Sparta

Creating Spartan hoplites

As soon as a baby boy was born, the state sent officials to look at the child to decide whether he was suitable for future military service as a Spartan hoplite. Male babies which were deemed not viable were abandoned at the foot of the nearby Mount Taygetus, where nature was allowed to take its course. Suitable babies were allotted a certain amount of land by the state (this land was called the kleros), which would then revert to the state when the person to whom it had been granted died (until the laws were changed in the fourth century to allow land to be handed down in a will). Boys were forced to leave home at the age of 7, when they were put into groups (called “herds”) where they were trained in matters such as conformity, obedience, group solidarity and military skills. Each boy was allowed only 1 coat per year, and sandals were not permitted (the feet needed to be toughened to allow the future hoplites to undertake long marches). Food rations were meagre, and the boys were encouraged to develop cunning by trying to steal food (anyone who was caught was severely whipped).

Another toughening ritual was that enacted yearly at the altar of Artemis Orthia. 1 group of boys would try to steal a piece of cheese from the altar, which was defended by a group of older boys brandishing whips. During Roman times, this sacred ritual had become something of a tourist attraction, and a theatre was built on the premises so that visitors could watch the bloody spectacle. And bloody it was – some people were quite literally flogged to death during this ritual, and the altar was invariably spattered with blood by the time it was over.

Between the ages of 14 and 20, the soldiers-to-be performed their preliminary military service, after which they were allowed to adopt the characteristics which set the Spartan hoplite apart from all other soldiers in Greece – his hair was grown long (in contrast to the short hairstyles preferred my most Greeks), and he had a long beard (but no moustache). Between 20 and 30, the hoplites were allowed to marry, yet had to remain with their army groups until the age of 30.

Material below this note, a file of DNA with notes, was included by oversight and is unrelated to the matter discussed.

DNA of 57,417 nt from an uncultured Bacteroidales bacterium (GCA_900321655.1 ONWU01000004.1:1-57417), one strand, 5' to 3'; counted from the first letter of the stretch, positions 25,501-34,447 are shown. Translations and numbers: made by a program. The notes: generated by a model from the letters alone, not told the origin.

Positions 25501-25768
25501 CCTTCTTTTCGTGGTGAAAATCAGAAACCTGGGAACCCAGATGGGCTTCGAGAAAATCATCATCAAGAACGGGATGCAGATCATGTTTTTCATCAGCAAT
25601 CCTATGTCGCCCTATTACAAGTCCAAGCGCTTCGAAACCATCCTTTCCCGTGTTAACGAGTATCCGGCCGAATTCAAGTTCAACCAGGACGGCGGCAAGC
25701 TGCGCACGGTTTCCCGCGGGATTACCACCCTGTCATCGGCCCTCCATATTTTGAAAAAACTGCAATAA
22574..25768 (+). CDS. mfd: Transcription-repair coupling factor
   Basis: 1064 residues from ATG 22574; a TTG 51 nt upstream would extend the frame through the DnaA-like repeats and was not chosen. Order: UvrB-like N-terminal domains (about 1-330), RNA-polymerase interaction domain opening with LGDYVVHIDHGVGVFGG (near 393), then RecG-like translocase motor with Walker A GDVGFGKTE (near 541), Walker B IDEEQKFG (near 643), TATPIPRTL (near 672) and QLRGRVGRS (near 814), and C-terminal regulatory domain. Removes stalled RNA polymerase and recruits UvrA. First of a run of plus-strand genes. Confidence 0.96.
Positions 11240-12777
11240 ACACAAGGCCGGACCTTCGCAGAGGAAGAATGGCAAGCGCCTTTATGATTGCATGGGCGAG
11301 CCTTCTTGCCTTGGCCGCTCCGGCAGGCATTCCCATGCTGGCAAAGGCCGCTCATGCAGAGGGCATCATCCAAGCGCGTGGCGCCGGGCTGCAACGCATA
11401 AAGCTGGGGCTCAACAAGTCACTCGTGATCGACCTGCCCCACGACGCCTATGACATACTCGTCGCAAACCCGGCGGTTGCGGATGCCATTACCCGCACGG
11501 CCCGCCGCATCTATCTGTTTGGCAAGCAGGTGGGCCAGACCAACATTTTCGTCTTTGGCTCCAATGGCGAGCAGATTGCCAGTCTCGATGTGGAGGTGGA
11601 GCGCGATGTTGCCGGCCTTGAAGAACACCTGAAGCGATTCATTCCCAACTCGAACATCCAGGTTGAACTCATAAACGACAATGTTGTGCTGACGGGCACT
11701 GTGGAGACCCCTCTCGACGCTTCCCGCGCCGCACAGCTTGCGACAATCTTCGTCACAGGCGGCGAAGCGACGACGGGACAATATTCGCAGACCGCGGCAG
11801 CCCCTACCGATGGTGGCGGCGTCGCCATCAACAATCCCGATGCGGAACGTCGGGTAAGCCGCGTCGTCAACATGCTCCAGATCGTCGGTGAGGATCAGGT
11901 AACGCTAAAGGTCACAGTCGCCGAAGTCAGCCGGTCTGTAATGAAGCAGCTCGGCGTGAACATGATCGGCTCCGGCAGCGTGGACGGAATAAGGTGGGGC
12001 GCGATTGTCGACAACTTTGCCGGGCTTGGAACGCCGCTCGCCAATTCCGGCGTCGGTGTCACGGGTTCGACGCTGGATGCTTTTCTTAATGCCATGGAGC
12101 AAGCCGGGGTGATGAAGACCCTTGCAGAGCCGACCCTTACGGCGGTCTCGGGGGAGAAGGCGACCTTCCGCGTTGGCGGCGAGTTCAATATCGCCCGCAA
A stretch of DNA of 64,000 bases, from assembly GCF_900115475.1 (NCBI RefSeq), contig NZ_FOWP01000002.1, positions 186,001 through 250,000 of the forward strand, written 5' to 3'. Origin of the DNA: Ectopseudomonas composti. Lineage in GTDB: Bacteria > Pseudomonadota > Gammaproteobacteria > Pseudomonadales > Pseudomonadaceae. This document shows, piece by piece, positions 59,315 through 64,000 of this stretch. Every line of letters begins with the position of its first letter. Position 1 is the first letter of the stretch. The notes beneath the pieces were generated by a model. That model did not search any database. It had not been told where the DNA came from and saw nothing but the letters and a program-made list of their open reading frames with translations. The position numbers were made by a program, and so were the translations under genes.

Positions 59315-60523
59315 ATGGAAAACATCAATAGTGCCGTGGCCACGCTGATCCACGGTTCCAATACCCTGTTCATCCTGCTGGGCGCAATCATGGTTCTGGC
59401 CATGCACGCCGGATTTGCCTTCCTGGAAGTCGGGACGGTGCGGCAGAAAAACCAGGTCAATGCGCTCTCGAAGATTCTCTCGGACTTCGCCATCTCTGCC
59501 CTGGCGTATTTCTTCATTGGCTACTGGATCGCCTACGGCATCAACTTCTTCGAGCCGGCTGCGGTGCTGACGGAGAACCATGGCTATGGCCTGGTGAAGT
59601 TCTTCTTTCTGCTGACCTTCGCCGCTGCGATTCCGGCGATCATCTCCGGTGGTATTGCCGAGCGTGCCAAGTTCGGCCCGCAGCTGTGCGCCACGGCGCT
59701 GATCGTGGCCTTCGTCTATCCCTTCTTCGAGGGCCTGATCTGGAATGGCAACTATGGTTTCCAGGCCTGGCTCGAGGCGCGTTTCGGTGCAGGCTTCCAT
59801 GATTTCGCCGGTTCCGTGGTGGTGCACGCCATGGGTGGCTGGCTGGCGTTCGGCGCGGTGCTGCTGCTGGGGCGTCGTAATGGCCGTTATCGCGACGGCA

While they were still with their army groups, everything was done communally, supposedly to foster a sense of loyalty and solidarity. As with everything else in Sparta, food was usually purely functional – the main staple was probably “Black Broth” (pork cooked in blood and seasoned with salt and vinegar). Excessive drinking was discouraged – the dangers of such practise were shown to young soldiers by bringing before them helots who had been forced to over-drink who then made fools of themselves in their drunken stupor (this also serves to imbue the Spartans with a sense of superiority vis-à-vis the helots).

Result of the training policy

As one might guess from the above, not everyone made it through the harsh training procedure. Those who dropped out or fell by the wayside were ridiculed (they were known as the “tremblers”), forced to wear cloaks bearing coloured patches, and had to shave half their beard. They were not allowed to hold public office and had little or no chance of ever getting married. They were also rejected by their own kinsfolk, who they were believed to have dishonoured.

Spartan women weren’t left out of this system either. Although they couldn’t fight themselves, they were expected to produce plenty of future soldiers. Unlike Greek women elsewhere, female Spartans were educated at the state’s expense, were given rations equal to those the men received, and often exercised outside. Before they were married, women wore their hair long, but when they married, it was cut short. Generally speaking, women married at about 18, and men at some point before 30.

This austere lifestyle, coupled with the fact that Spartans never married foreigners, meant that the number of male Spartans declined steadily over the years. In the Archaic period, it has been estimated that there were about 9000 Spartans, this number declining to 8000 by the fifth century BC. Not only were valuable Spartans lost during military campaigns, but natural disasters took their toll – there was a devastating earthquake in Sparta in 464 which took the lives of not only many adult Spartans, but which supposedly killed the majority of, if not all, youths who were currently undergoing military training. Early in the fourth century, quite a few Spartans were lured away to serve as mercenaries elsewhere. When he visited the city in 330BC, Aristotle put the number of Spartans at about 1000. By Roman times, there were very few left indeed.